At CircleCI we live and breathe continuous integration and continuous deployment so we were pretty excited when Amazon Web Services (AWS) reached out to us with an early access preview of AWS CodeDeploy.
AWS CodeDeploy is a fully managed, scalable deployment service that lets developers quickly and simply automate the process of deploying and updating applications on Amazon EC2. It enables a lot of deployment workflows on AWS that were previously challenging without a lot of custom tooling, but it’s very simple in scope. AWS CodeDeploy works with servers that you control after you install an agent on them. It makes sure that all of the resources needed by your application make it from Amazon Simple Storage Service (Amazon S3) to your servers, and optionally calls a series of lifecycle scripts that you specify over the course of the deployment. If you use it with CircleCI, we handle bundling your application and getting it to Amazon S3, and we kick off the deployment, creating a smooth continuous delivery workflow.
A new member of the AWS family of deployment services
AWS CodeDeploy joins AWS Elastic Beanstalk, Amazon CloudFormation, and AWS OpsWorks in AWS’s selection of deployment-related services, all of which have their respective benefits for various use cases.
AWS CodeDeploy is similar to Amazon CloudFormation in that it gives you fine-grained control over cloud resources that you provision (you could certainly use the two together). In fact, one of my favorite Amazon CloudFormation features is its ability to automatically manage a rolling update of an AutoScaling Group for you. AWS CodeDeploy provides a much more customizable version of this to extend the capabilities of AWS.
AWS CodeDeploy’s data model on the other hand is kind of like AWS Elastic Beanstalk’s. You can have multiple applications, each of which can have many revisions, and you deploy a given app revision to an environment (or “deployment group” in AWS CodeDeploy parlance). Instead of being very plug-and-play like AWS Elastic Beanstalk though, AWS CodeDeploy helps you apply this abstraction to arbitrary infrastructure.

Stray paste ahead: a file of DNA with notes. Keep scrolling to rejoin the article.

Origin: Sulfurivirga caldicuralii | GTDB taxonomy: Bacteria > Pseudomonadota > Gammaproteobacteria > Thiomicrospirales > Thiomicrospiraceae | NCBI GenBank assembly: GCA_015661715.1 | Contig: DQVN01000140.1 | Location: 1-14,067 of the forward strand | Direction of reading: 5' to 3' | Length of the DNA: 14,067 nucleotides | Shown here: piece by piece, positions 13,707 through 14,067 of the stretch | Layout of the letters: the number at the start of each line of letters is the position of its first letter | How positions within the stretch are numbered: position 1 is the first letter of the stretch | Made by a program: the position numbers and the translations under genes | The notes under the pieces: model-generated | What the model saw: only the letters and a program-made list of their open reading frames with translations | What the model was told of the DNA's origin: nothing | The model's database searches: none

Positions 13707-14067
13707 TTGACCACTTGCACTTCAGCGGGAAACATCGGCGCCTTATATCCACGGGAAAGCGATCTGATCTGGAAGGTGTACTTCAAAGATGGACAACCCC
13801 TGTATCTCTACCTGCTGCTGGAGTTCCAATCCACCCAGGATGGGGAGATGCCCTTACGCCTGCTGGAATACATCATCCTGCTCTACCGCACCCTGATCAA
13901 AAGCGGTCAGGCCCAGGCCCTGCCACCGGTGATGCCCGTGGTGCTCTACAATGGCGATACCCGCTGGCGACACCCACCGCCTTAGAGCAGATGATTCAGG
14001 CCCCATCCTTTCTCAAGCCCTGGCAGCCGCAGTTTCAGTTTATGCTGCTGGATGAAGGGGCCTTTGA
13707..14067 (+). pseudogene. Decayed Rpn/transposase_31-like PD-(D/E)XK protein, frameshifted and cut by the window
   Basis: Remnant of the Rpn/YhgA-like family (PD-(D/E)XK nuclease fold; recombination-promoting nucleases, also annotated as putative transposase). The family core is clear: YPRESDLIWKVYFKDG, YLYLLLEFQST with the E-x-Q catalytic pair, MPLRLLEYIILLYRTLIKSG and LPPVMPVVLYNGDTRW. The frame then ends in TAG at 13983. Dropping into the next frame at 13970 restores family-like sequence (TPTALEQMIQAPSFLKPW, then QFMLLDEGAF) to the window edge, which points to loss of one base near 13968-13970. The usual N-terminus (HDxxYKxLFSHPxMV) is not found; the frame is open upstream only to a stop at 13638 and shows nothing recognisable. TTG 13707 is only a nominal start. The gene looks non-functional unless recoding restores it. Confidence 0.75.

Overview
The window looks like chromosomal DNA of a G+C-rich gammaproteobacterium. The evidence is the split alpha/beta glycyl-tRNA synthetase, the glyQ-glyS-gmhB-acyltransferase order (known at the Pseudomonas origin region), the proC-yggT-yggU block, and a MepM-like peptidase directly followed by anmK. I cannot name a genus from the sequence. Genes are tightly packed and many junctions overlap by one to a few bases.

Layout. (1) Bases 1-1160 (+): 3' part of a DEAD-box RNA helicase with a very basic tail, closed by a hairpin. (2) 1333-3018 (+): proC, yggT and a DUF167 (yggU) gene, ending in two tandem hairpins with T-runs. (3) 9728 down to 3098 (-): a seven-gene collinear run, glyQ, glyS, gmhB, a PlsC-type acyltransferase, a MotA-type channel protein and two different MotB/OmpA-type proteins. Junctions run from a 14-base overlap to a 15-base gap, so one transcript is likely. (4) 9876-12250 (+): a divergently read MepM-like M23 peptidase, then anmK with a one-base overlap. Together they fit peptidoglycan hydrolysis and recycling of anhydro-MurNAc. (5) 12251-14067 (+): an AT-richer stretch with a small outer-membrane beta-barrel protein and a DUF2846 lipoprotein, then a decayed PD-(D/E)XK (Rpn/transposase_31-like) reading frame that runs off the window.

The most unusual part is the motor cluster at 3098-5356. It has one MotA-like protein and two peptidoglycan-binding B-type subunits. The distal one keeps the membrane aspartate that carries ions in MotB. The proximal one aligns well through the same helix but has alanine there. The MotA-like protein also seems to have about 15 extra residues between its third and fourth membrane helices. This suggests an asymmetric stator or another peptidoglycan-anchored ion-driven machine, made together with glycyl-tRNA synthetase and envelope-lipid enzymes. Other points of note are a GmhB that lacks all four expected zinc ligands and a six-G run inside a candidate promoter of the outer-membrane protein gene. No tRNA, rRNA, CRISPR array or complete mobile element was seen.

Like most AWS services, AWS CodeDeploy has a single core responsibility, making it easy to mix with other AWS and non-AWS tools.
What exactly does it actually do?
The main concept that AWS CodeDeploy is built around is the application. An application has different revisions and can be deployed to different deployment groups. An application revision is a bundle of code/resources along with a special AWS CodeDeploy
appspec.yml file and optional application lifecycle scripts used to start/stop/validate the installed application. The
appspec.yml file contains all the information the agents need to perform the installation. Application revisions are uploaded to Amazon S3 as zip archives or tarballs and then registered with AWS CodeDeploy as a new revision of the application.
AWS CodeDeploy has two major components, there’s the service itself and also an agent that runs on all of your instances that you want to manage with AWS CodeDeploy. During a deployment AWS CodeDeploy instructs your agents to fetch a new application revision and install it. The agents take care of actually performing the install, and running your lifecycle scripts at the right times.